Area Forecast Discussion
Issued by NWS Buffalo, NY

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FXUS61 KBUF 190037

Area Forecast Discussion
National Weather Service Buffalo NY
737 PM EST Sun Feb 18 2018

High pressure will pass to the south of the area tonight, then
low pressure will track into the Upper Great Lakes Tuesday and
into Quebec Wednesday. This will result in fair weather tonight,
followed by periods of rain and a dramatic warm up for the
first half of the week. Temperatures will soar into the 60s or
warmer which would be the warmest weather since last October.


High pressure will move off the New England coast tonight. The
surface high will briefly ridge into the region this evening before
southerly winds increase later tonight as the high moves to the
east. This will result in gusty downslope winds off the Chautauqua
Ridge starting after midnight tonight. Forecast cross sections show
favorable mechanisms for mountain wave development off the ridge,
with about 45 knots of south-southeast winds near ridge top level,
along with a tight vertical potential temperature gradient. Thus
these winds near ridge top level should duct to the surface along
the Lake Erie shoreline, with gusts to around 50 mph expected. Have
issued a Wind Advisory for this area. Outside of this area, expect
generally windy conditions for all areas north of the higher
elevations, including the Buffalo southtowns, the Northern Finger
Lakes and the Black River Valley to Fort Drum, with gusts 35-45 mph
at times late tonight through Monday morning.

Low temperatures tonight will mainly be during the evening hours
(near the freezing mark) with rising temperatures due to
downsloping and increasing warm advection later tonight. Expect
temperatures near the 40 degree mark by commute time Monday
across western NY, while some freezing temperatures linger in
the North Country. Skies should clear briefly this evening
before mid and high clouds spread in advance of the next system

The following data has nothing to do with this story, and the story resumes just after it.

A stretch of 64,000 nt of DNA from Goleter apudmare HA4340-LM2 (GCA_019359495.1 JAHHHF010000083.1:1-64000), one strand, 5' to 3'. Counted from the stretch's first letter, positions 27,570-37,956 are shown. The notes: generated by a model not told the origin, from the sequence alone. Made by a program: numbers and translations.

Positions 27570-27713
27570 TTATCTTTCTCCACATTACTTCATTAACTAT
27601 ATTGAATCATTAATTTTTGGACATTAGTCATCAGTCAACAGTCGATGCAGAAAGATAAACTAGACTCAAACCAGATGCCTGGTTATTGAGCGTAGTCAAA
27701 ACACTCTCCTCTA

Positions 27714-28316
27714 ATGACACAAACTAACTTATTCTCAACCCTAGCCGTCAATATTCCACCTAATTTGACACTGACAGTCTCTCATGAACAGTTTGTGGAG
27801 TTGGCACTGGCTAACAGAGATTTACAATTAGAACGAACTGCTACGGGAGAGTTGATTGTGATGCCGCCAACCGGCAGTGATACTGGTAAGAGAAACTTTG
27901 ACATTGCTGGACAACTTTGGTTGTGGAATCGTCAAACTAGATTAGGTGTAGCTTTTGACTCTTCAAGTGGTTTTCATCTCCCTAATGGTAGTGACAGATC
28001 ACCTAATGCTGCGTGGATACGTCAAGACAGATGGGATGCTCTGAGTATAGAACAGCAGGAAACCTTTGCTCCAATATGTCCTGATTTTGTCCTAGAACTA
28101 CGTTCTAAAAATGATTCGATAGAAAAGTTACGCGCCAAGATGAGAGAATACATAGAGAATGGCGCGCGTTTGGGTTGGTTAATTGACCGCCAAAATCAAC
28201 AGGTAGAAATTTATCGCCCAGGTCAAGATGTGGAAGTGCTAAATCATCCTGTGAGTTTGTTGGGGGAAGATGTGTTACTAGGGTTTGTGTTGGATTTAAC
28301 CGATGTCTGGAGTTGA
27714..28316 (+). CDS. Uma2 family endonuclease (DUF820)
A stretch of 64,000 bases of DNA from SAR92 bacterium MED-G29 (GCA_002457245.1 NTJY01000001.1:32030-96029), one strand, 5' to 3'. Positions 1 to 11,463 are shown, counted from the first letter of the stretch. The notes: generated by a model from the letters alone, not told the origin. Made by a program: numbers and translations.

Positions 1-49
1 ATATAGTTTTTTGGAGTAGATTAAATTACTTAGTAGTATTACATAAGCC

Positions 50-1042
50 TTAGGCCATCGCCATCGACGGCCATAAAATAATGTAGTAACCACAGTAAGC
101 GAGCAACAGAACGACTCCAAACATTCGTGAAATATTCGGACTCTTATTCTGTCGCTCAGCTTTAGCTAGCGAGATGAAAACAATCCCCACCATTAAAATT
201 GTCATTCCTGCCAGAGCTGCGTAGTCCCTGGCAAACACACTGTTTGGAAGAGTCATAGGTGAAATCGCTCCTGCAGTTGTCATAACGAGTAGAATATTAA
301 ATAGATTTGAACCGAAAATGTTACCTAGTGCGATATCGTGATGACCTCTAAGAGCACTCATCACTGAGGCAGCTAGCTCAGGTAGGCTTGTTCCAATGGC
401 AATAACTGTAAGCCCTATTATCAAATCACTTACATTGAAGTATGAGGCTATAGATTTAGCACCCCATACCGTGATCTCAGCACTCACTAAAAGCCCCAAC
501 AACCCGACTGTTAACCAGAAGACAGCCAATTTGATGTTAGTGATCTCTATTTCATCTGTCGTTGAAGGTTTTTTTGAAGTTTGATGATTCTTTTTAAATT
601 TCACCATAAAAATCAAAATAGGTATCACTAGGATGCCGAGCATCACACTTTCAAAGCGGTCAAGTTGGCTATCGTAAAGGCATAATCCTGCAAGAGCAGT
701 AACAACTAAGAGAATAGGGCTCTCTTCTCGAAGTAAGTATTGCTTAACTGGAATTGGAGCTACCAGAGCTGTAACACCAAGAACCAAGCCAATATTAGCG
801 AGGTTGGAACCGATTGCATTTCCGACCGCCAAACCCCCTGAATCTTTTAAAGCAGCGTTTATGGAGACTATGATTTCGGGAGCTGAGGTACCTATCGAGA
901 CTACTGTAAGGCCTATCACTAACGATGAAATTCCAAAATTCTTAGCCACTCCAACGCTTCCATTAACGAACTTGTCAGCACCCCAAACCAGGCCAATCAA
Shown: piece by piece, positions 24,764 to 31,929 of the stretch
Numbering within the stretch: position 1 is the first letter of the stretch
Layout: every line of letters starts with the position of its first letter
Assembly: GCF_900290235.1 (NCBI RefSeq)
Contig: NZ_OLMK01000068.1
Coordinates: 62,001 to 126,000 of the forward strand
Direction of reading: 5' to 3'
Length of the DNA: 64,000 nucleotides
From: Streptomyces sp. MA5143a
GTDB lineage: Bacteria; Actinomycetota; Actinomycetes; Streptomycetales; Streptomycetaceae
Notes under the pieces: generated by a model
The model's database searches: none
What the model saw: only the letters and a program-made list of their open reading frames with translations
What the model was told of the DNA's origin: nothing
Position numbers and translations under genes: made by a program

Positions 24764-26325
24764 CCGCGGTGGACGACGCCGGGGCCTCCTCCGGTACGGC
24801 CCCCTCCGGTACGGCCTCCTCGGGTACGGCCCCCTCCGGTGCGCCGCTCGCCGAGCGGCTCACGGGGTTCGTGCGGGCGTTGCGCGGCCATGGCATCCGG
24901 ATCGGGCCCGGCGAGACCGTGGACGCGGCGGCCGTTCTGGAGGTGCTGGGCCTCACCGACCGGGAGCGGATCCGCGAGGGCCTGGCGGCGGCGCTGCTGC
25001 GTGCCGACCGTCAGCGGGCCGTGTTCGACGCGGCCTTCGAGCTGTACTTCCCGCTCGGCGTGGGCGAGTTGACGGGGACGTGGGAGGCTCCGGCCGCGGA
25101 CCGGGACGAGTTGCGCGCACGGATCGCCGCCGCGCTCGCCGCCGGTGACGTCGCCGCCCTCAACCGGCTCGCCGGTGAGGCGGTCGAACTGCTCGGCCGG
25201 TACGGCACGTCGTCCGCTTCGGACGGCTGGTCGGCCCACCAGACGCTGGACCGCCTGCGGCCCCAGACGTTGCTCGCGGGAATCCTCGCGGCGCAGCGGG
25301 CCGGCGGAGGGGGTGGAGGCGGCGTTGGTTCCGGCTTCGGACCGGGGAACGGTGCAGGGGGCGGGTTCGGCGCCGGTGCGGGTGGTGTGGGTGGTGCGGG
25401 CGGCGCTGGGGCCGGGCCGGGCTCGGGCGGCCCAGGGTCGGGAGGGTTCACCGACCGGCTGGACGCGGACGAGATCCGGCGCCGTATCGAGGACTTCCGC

late tonight.

On Monday a 50 kt LLJ advect warm and moist air into the region from
the south. This will bring period of steady rain to nearly all areas
with model consensus starting the rain from SW-NE during the morning
hours. Rainfall amounts will generally be from a quarter to half
inch. Temperatures will warm throughout the day with temperatures
expected to be in the lower 50s south of I-90 by Monday evening.
Patchy fog may develop Monday afternoon as dew points increase and
move across patchy snow cover and ice.


Widespread rain will be ongoing across Western and North-central
NY Monday night. Low pressure over the Midwest states will be
shifting northeast following a warm front stretched across
Michigan into Quebec. Warm air advection supported by a 50+ kt
low level jet ahead of the low and south of the warm front will
continue to supply anomalously moist air tied to the Gulf of
Mexico north over New York producing some soaking rains along
the warm front Monday night through Tuesday. A +3/+4
standardized anomaly is associated with PWATs in excess of one
inch. This is near or above the daily max moving average for mid
February. The warm air advection and southerly flow across the
forecast area will keep mild temperatures in place overnight.
Temps should actually rise through the overnight as warm air
continues to advect across the region.

Through Tuesday, the surface low is forecast to shift north across
Michigan, then push into Quebec Tuesday night. Through this time,
the warm front should push farther north of New York with the axis
of heaviest rain pushing north and west of the forecast area along
the northern edge of the strong 50-60kt low level jet and tightest
gradient of 850mb temps aloft. This should allow for much of Western
and North-central NY to see some dry time with likely a tight
gradient between rain and no rain.

The surface low will shift across Quebec through Wednesday then off
the coast of Newfoundland Wednesday night. This should drag the
associated cold front across Western and North-central Wednesday
with widespread rain again shifting southeast across our region. As
the cold front presses southeast there is a chance that any
lingering showers on the backside could mixing with and changing to
some snow showers.

An anomalous ridge with 500mb heights potentially rising in
excess of 575dm will promote well above normal temperatures
ahead of the cold frontal passage on Wednesday. Temperatures
will rise through the 50s in Western NY and 40s east of Lake
Ontario Monday night. Dewpoints pushing above 50 across the
still frozen Lake Erie should produce Areas of fog which will
likely advect into portions of the Niagara Frontier. Expect
temperatures to continue to rise well above normal on Tuesday
with Highs well into the 60s across most locations with 70+ in
the Genesee Valley not out of the question. Coolest temps will
be along the Lake Erie shoreline and eastern Lake Ontario
shorelines with southwest winds crossing the cool lake waters.